My work doesn’t end when I drop my pen at the end of a day of graphic recording, as I did recently at the Groundbreaking Journalism conference. After I’m done, I take high-resolution photographs of the drawings, which is not always easy, considering that many conference rooms have bad lighting, walls aren’t always plane surfaces, and holding a camera still is difficult with GR adrenaline pumping in your veins. However, even under perfect circumstances, images need post-production. So after getting a good night’s sleep, I fire up photoshop and start the tedious, yet rewarding task of stitching the photos together, straightening the edges, removing stray pieces of masking tape and smudges, fixing errors, increasing the contrast, and most importantly, getting a nice, clean background. Here’s a time-lapse video I made, which shows some of the work required (although the result is still far from perfect): Thankfully, there are some really good tutorials for cleaning graphic recordings, such as this one by Rachel S. Smith (The Grove Consultants). If you don’t have Photoshop or don’t want to pay for it, there’s also a tutorial for doing the same thing with some free apps on an iPad. Of course, you could also use the open-source graphics suite GIMP. And if you don’t like Rachel’s method of adjusting levels incrementally, you could also try experimenting with the High Pass filter, and the dodge and burn tools (as I did in the video above). Eventually, your cleaning process will end up being as idiosyncratic as your drawings, and you will probably add methods of your own. For example, in processing the image below, I used Rachel’s tutorial as a starting point, but I copied and pasted some of the blue elements from the original image to preserve the color. I also used Hue/Saturation on the yellows, because it gives me more fine grained control than Levels. The important thing is to keep experimenting and don’t forget to have fun!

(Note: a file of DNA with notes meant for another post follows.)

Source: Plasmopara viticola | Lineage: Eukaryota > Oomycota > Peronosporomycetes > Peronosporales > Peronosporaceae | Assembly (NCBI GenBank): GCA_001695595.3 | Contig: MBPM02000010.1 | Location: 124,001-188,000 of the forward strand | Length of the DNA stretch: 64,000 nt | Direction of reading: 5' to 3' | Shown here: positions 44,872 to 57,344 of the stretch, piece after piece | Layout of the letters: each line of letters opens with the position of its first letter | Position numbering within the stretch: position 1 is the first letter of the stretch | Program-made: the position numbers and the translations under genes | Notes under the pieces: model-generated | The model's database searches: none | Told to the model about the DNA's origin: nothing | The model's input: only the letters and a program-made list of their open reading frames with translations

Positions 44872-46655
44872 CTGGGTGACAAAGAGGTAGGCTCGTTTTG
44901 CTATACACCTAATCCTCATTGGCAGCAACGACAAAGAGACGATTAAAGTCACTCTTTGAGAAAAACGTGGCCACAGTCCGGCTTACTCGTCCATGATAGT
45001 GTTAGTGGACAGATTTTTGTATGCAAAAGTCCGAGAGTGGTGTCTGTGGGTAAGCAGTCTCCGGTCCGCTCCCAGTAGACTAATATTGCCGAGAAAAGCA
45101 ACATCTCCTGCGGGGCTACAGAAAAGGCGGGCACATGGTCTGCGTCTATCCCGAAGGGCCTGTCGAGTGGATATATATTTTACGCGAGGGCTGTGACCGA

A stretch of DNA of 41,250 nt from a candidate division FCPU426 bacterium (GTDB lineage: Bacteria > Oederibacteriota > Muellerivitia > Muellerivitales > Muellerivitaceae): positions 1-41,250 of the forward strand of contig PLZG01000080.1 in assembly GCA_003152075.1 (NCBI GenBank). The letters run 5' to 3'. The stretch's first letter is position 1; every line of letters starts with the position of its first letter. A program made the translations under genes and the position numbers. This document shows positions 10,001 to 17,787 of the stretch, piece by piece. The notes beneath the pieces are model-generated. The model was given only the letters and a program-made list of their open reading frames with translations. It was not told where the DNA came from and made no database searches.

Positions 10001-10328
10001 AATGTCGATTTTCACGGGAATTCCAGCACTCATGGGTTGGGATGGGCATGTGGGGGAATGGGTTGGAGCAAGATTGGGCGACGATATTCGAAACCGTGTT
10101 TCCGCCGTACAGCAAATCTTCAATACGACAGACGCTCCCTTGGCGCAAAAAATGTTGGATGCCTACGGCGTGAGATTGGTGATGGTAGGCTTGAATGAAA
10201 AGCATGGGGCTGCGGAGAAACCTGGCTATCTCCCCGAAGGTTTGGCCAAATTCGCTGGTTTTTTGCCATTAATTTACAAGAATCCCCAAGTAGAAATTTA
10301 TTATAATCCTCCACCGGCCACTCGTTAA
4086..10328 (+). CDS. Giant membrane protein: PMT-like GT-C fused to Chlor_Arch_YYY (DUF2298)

In case you are looking for the full set of graphic recordings from Groundbreaking Journalism, they’re on my flickr page.

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Thinking on my feet

What I love about graphic recording is that it constantly challenges you to come up with visual metaphors for abstract concepts. Sometimes people give you really good images (such as the ‘grease’ example below), but mostly you’re on your own. Here is a selection of images from a recent gig which I am really happy with.

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A few years ago, I heard this great word: tentaclism, which describes the increasing tendency towards multi-tasking and dabbling in all kinds of professions, doing one thing, as it were, with one of your multiple arms. I don’t think I’ve ever heard a term which captures what I do so well. That’s what was at the back of my mind when I made this sketch of myself as part of a conversation with Berlin-based startup Somewhere.Tentaclism

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Putting it all together

While most of the images from the Media&Makers conference in South Sudan turned out so well they did not require photoshopping, I wanted to create composites of some of the small format images to create more cinematic landscapes. Compositing is actually an art form in itself, so it required quite a lot of trial and error, but I am quite happy with this one.

Media & Makers: Juba Composite